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Photo from Pat Richards / "Catawba" by Margie GallagherPhoto from Pat Richards / "Sorcerer Goddess" by Pippa Browne.

The Franklin County Arts Guild has big plans for its next community show. All that's required of participating artists are big ideas, along with their oversized art.

The first show of the year is actually two shows. Both — one for members and one for the community — will open Thursday, Jan. 16, under one broad theme: "Big."

Volunteer Pat Richards says some of the guild's 30 to 40 members specialize in large-scale works, so she expects they'll have pieces to proffer. The community shows are more of a surprise.

"It's always different and interesting what shows up in our community shows," she says. "We've had people in our community shows as young as 10 and as old as 92."

If you go

› What: Franklin County Arts Guild’s “Big” community and member shows.

› When: Both open Thursday, Jan. 16. Community pieces on view through Sunday, Feb. 2. Member works on view through Sunday, March 1. Reception at 5 p.m. CST Friday, Jan. 17.

› Where: Artisan Depot & Gift Shop, 204 Cumberland St. East, Cowan, Tennessee.

› Gallery hours: Noon-5 p.m. Thursday, Friday, Sunday; 11 a.m.-5 p.m. Saturday (all times Central).

› Admission: Free.

› Phone: 931-313-5686.

› Online: www.franklincoarts.org.

› Note: Intake for the “Big” community show will be 10 a.m.-2 p.m. CST Monday-Wednesday, Jan. 6-8. There are no restrictions on age, expertise or medium. There is no fee to submit.

Size matters for "Big," with all submissions required to be at least 24 inches on all sides. Community artists will have the next three mornings, Jan. 6-8, to drop off their works. The combined show will run through Sunday, Feb. 2. The member show will continue through Sunday, March 1.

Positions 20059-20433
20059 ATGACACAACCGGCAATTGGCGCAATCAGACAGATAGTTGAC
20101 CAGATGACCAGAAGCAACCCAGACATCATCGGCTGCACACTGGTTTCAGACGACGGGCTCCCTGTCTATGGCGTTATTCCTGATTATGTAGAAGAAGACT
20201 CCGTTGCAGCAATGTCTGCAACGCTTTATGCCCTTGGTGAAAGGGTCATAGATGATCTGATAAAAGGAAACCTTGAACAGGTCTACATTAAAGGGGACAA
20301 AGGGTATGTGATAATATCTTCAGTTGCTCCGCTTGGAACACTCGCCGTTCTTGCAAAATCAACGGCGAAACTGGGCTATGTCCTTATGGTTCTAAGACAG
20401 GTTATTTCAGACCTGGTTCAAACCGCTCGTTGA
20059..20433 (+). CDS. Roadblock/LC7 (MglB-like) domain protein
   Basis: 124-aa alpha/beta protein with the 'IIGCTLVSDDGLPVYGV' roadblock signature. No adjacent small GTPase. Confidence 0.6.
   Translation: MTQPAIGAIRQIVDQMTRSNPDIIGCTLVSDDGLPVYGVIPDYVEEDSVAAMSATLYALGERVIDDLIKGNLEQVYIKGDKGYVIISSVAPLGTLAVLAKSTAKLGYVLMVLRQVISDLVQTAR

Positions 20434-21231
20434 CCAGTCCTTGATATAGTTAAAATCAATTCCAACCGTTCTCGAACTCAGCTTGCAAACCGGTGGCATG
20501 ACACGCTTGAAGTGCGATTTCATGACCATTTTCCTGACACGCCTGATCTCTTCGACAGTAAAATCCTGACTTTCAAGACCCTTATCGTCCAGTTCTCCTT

Richards says its always interesting to see how different artists interpret different themes. Later this year, member artists will offer works with a "Recycled" focus, and community artists will have the chance to explore such themes as "Beertopia," "Earth Day" and "Rainbow Connection." All are open to interpretation.

If the theme is "Buildings," for example, Richards explains, "there might be a lot of photographs of buildings, or oils or pastels of buildings, or someone might work with clay or wood pieces [depicting buildings]. You interpret it how you see it," she says.

Richards says she's particularly proud of the accessibility of the community shows, which are open to any artist, with no restrictions on age, expertise or medium and with no entry fee. They need only to drop off the piece ready to hang.

"Have you ever wondered if anybody else would be interested in your art?" she says. "You think, 'I like my stuff. I know some of my family likes my stuff.' The community shows are a great way to find out if others enjoy your art. You may not get rich doing this — not in Cowan, Tennessee. But you've got your foot in the door. You know what it's like to participate in the art world."

Save the date

The Franklin County Arts Guild will presents its annual scholarship fundraiser, Arts and Ales, noon-4:30 p.m CDT Saturday, March 28, at Monterey Station, 104 Monterey St., in Cowan, Tennessee. The 21-and-older event will include samples from craft breweries, home-brew demonstrations, live music, local art and artist demonstrations. General admission is $25. VIP tickets, which include a preview party with chef-hosted food and beer pairings, are $40. Find out more at www.artsandales.com.

Richards says that's especially important for the young artists who participate in the gallery's student shows during the year.

"They can see what it's like to have a piece of art hanging in a gallery," she says. "Yes, it's a very small gallery in a very small town, but it gives them a sense of how this works. It's not so intimidating. They think, 'I can do this.'"

Richards, 72, says she got involved with the guild after returning to the area from Huntsville, Alabama, about five years ago and finding the group to be "so welcoming and supportive."

A fiber artist who works primarily with yarn, fabric and paper, she credits her "crafting" with seeing her through "a multitude of crises."

"Even though I never considered myself an artist, and really still don't, doing what I've done in my life has brought me so much pleasure and so much joy and so much comfort, I cannot imagine what people do [to cope] if they don't release that creative energy in some way."

Contact Lisa Denton at ldenton@timesfreepress.com or 423-757-6281.

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